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The future of mining in Oregon is at risk with the introduction of Senate Bill 838, which would declare a four year moratorium on suction dredge mining in Oregon’s riverbeds. The purpose of this lengthy ban on mining is to allow the Governor’s office “to study certain issues related to mining using motorized equipment.”
Quoting the bill text: “A moratorium is imposed until January 2, 2018, on mining that uses any form of motorized equipment to extract gold, silver or any other precious mineral from placer deposits of the beds of the waters of this state, as defined in ORS 196.800, or that results in the removal or disturbance of streamside vegetation in a manner that may impact water quality.”
The bill was introduced in April 2013 by the Senate Committee on Environment and Natural Resources, chaired by Senator Jackie Dingfelder (D-Portland). This committee has been very actively pursuing environmental causes this session, including the recently signed-into-law SB692 Energy Efficiency Standards bill. They also are no stranger to targeting Oregon’s mining industry.
During the 2013 Regular Session, the Committee on Environment and Natural Resources and its members have penned no less than four separate bills that would negatively impact Oregon miners. WatchdogWire covered this story back in March, when miners from across the state rallied on the steps of the Oregon Capitol to protest the threat to their livelihood.
In particular, Senate Bill 115, for all intents and purposes the predecessor to current the SB838, was proposed by the same committee. That bill would have banned suction dredging entirely.
Joseph Greene is a former EPA researcher. After leaving the agency, he has worked to uncover the misinformation being presented by members of the Committee on Environment and Natural Resources regarding suction dredge mining and Oregon’s waterways. Greene spoke with WatchdogWire at a meeting of the Oregon Citizen’s Lobby.
After Senate Bill 115 stalled in mid-January of 2013, Greene said, Senate Bill 838 was drafted and introduced. The Committee changed their approach from a permanent ban of placer mining to a four year moratorium. However, the same result is achieved.
SB838 “adds a four year moratorium which would basically destroy the industry,” Greene said.
Greene pointed out that a major connecting factor between each of these bills is Senator Alan Bates (D-Medford). Bates himself has a history of pursuing anti-mining legislation as well, Greene said, despite having a personal and legislative history in the Medford area, a gold-rich region with a long history of mining. Greene stated that Bates is strongly against mining in the area due to his desire to protect the environment.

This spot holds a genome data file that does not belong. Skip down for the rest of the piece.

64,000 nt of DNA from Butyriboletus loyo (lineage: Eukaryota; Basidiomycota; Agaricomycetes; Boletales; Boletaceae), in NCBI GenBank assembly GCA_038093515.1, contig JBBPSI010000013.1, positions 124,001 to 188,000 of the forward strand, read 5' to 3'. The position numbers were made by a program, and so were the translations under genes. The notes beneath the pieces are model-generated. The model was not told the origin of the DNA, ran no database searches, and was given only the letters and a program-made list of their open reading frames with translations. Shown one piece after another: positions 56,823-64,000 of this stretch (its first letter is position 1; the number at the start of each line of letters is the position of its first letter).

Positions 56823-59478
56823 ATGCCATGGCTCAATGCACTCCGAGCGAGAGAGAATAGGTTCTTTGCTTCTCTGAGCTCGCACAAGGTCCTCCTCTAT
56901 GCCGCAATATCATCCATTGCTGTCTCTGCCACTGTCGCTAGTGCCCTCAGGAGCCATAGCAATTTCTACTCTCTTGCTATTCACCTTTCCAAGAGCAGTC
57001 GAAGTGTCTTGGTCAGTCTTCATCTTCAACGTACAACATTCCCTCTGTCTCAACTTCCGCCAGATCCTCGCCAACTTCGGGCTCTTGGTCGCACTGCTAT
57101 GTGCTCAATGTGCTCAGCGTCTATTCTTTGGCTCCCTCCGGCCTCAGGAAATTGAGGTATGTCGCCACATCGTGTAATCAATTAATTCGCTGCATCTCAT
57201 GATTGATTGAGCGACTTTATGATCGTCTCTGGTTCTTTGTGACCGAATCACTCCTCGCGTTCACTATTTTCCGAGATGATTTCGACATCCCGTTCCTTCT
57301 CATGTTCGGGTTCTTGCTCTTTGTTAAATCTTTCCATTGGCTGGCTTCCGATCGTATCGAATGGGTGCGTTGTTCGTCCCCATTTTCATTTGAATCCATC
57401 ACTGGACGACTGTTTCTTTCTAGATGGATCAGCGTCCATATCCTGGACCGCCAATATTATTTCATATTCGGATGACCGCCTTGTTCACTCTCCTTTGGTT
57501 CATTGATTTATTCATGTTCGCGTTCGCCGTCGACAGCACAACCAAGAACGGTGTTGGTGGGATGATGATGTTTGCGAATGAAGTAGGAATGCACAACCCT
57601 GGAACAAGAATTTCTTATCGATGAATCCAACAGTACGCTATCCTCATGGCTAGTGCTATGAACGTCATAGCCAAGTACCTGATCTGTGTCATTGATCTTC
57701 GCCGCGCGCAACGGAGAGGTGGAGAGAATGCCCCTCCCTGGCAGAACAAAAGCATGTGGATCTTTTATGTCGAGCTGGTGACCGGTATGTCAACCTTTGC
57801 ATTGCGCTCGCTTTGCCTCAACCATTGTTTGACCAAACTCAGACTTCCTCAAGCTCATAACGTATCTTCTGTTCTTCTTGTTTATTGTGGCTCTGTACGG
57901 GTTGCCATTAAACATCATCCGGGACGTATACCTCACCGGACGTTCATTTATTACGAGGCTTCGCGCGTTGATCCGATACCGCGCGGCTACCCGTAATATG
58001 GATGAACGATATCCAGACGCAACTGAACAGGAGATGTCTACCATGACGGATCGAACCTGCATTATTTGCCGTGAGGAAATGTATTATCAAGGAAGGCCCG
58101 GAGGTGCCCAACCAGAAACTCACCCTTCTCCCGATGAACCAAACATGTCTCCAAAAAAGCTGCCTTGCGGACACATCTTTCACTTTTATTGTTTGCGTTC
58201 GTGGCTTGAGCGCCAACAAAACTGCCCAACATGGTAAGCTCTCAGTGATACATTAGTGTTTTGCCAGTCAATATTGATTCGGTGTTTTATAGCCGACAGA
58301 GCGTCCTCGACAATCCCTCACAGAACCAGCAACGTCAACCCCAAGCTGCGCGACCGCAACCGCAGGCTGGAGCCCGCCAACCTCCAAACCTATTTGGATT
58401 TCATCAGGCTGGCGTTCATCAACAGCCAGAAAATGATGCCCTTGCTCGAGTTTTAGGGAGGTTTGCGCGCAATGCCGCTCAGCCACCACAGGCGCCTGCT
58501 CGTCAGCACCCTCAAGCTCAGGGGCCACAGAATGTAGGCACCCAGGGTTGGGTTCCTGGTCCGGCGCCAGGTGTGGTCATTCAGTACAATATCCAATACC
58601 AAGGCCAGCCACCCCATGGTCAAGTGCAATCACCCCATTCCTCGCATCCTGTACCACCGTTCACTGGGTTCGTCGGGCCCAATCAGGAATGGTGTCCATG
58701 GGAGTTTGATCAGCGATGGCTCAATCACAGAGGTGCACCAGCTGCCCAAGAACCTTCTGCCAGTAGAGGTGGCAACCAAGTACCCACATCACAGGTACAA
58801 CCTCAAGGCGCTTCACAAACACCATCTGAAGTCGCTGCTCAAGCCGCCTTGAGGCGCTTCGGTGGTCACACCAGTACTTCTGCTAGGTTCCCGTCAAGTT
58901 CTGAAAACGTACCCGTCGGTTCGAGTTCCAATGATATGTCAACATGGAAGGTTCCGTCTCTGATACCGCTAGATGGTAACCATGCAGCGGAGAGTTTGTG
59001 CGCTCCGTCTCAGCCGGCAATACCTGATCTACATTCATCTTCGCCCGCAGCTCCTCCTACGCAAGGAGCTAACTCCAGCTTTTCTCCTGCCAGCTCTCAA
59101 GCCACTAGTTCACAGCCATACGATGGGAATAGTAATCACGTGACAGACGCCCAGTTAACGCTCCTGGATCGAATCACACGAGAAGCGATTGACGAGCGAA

Bates also has a history of working with former Senator Jason Atkinson (R-Center Point), a Medford native. The two co-sponsored the failed Senate Bill 765 back in 2011, which would have “[created] offense of practicing recreational dredge mining without license. Punishes by maximum of 30 days’ imprisonment,$1,250 fine, or both.”
In an interview with the Oregonian discussing SB838, Bates defended his strong positions.
“My bottom line is that I want to see those streams and rivers protected,” he said. “If there’s some middle ground, that’s fine, but right now, I haven’t seen that middle ground yet.”
Greene, however, doesn’t believe that Bates’ attempts to protect the environment from miners are at all necessary or justified.
“It’s totally bogus, because California just spent 1.2 million dollars on a small-scale gold suction dredge environmental impact report and they published it in 2012 and the results of that are basically that this industry’s effect on the environment is less than significant. So then now they’re going to stick out a bill to say that we’ve got to stop it for four years so we can study it, that’s nonsense.”
He also referenced a study done by Peter B. Bayley, an Associate Professor at the Dept. Fisheries & Wildlife at Oregon State University. He said that Bayley did a cumulative study over good and bad miners and multiple dredges in the Siskiyou National Forest, testing the effect of suction dredge mining on young of the year, and found that there was no measurable effect.
Citing this evidence, and pointing back once again to the legislation sponsored by the Senate Committee on Environment and Natural Resources, Greene emphasized the lack of scientific backing behind the claims that suction dredge mining is detrimental to Oregon waterways.
“What they’re offering has nothing to do with saving the environment,” he said.
Greene identified the major difference between the philosophies of Atkinson and Bates and his own philosophies as an environmentalist.
“They are very obviously environmentally oriented, and I don’t mind that since we’re both environmentalists, we both spent our life making a living in the environmental industry, but they choose to do whatever they can to eliminate individuals from the environment rather than working with allowing individuals to use the environment in a safe and responsible manner.”
SB838 was assigned to a subcommittee on natural resources on Friday, June 21st. WatchdogWire will continue to monitor the bill and provide updates as it navigates the legislature.
Tags: environment, EPA, Galice, Gold, government, Industry, Jackson County, Jason Atkinson, Josephine County, Labor, Medford, Mining, Mining District, Money, Moratorium, oregon, SB838, Senate Bill 838, Suction Dredge, Waldo
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